fung1_dongshanhu Hotspring Hotel, Chaozhou, Guangdong

Chaozhou Dongshanhu Hotspring Hotel, Guangdong, China

So I think for China mainland students they have to open their minds to accept new things. Architecture is not like secondary school knowledge. It doesn’t have any answers that there’s only one way to do this or that. You cannot simply be directed and think you’ll be good. With many ways to do the same thing, it’s important that the student learns to manage themselves.

MPTF: Your design for the Shenzhen Dotwell Office – with its striking unpolished concrete beams – leads us to ask whether you believe in keeping the materials in their rawest and purest forms?
PF: Most office spaces are too articulated and I think that, in order to see the real reflection of spaces one must leave some form of hard materials in place so that people can really take the spaces apart and fully experience them. Nobody ever said that an office has got to be pristine and polished, they could also look “rough”. By leaving materials at their rawest and purest forms it will also be easier to appreciate the contrast between the smoothness of furniture and the raw hard structural materials which itself is another experience.

MPTF: Your Museum of Contemporary Art and Planning exhibition was mainly done with reflective steel and concrete. But it is clear that you also like using bamboo, for example. So what influences your choice of materials?
PF: Personal preference and understanding of materials has always played a huge part in the selection process, for me. Sometimes I need to choose a material that is suitable for my concept whereas I have also – unfortunately – had to pick certain materials due to budget limitations. However, using cheap materials does not necessarily means a cheap and knock-off design; it is my job to transform materials into architecture no matter how lavish or poor they are.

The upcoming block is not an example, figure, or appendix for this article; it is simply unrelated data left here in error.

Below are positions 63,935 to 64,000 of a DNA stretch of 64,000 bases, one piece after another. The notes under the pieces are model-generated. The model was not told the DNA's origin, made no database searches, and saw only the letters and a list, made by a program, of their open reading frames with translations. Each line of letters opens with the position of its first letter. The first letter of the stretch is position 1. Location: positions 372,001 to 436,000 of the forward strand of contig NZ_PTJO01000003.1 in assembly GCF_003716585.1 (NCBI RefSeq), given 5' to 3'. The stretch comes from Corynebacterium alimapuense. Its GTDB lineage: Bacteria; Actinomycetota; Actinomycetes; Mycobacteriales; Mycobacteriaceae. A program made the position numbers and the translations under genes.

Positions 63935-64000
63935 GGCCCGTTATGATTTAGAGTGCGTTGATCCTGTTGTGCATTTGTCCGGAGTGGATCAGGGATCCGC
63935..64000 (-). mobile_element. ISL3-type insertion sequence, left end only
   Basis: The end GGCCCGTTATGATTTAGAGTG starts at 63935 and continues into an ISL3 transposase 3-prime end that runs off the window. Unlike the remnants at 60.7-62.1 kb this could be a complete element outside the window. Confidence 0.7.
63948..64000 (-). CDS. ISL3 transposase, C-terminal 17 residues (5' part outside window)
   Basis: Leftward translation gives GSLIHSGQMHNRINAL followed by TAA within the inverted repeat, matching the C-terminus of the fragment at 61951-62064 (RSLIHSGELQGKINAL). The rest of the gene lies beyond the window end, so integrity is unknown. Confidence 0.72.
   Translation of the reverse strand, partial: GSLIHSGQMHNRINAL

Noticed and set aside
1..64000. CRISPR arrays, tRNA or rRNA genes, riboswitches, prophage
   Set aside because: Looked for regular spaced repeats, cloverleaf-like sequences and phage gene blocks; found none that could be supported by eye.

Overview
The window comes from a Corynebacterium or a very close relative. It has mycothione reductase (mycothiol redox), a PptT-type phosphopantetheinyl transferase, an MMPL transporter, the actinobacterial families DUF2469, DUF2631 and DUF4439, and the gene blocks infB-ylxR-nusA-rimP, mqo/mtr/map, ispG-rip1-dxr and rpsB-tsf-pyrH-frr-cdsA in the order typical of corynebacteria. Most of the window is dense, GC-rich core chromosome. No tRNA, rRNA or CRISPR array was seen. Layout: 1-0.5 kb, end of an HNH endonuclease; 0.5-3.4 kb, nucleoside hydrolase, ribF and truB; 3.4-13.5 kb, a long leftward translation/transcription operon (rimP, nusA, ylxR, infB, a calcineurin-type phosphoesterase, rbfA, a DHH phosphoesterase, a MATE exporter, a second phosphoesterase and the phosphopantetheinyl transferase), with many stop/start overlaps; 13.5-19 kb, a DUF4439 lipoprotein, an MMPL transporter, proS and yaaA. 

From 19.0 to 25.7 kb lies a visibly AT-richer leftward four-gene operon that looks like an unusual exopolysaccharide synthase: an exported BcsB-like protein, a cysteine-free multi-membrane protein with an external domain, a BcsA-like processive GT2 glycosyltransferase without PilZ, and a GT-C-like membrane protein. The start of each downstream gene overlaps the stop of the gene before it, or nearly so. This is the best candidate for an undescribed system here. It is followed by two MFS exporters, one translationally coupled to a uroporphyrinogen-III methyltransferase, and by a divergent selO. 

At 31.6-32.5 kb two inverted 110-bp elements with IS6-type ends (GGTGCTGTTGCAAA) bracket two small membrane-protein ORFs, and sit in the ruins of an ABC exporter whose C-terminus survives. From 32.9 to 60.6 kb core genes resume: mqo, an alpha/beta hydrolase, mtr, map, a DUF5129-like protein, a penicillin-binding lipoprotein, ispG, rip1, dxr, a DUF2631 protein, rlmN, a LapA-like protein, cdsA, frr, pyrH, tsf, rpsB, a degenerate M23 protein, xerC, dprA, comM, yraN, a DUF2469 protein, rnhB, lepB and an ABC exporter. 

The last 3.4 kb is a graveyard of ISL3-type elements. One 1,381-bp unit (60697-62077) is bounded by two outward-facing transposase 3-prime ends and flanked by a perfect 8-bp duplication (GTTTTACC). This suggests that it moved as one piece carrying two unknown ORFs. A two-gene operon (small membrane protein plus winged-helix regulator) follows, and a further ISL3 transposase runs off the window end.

fung interview2MPTF: Do you think that architecture symbolises wealth and power?
PF: I think it is very dangerous to only connect architecture with wealth and power as architecture should really only belong to the people. For architecture to truly belong to the people, the spaces have to be comfortable, meaningful and interesting. Say I am responsible for a certain grand government building but it does not cater to the general public then what is the point of it? I believe that architecture should give back to the people, community and be in sync with nature at the same time. I try to interpret briefs independently so that I will not become a politician’s puppet. Maybe that, after all, is the definition of an independent architect.

 

Philip Fung, ElseDesign: www.elsedesign.cn/elsedesign.html